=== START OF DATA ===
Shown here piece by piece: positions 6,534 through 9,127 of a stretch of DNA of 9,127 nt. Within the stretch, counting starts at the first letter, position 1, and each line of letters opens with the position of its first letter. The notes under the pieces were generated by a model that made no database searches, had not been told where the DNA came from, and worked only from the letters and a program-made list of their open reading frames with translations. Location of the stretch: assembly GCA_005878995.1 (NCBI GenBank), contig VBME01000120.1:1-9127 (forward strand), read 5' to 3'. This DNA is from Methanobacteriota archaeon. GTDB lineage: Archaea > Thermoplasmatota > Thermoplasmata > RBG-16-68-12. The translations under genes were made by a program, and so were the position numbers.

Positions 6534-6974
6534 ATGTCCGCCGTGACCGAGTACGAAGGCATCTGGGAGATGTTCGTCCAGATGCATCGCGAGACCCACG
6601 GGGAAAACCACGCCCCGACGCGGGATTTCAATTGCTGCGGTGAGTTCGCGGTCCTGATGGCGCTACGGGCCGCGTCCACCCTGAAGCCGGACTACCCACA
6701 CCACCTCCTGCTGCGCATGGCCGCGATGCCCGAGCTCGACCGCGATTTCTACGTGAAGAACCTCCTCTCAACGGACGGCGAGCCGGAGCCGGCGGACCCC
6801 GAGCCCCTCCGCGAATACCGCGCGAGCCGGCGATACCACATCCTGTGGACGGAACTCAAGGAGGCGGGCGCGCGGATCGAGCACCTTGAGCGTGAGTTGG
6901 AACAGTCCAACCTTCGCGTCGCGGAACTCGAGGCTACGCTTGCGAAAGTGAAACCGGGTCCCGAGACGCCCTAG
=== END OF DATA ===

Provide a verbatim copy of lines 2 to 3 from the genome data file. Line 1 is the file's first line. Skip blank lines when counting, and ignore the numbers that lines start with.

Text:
Positions 6534-6974
6534 ATGTCCGCCGTGACCGAGTACGAAGGCATCTGGGAGATGTTCGTCCAGATGCATCGCGAGACCCACG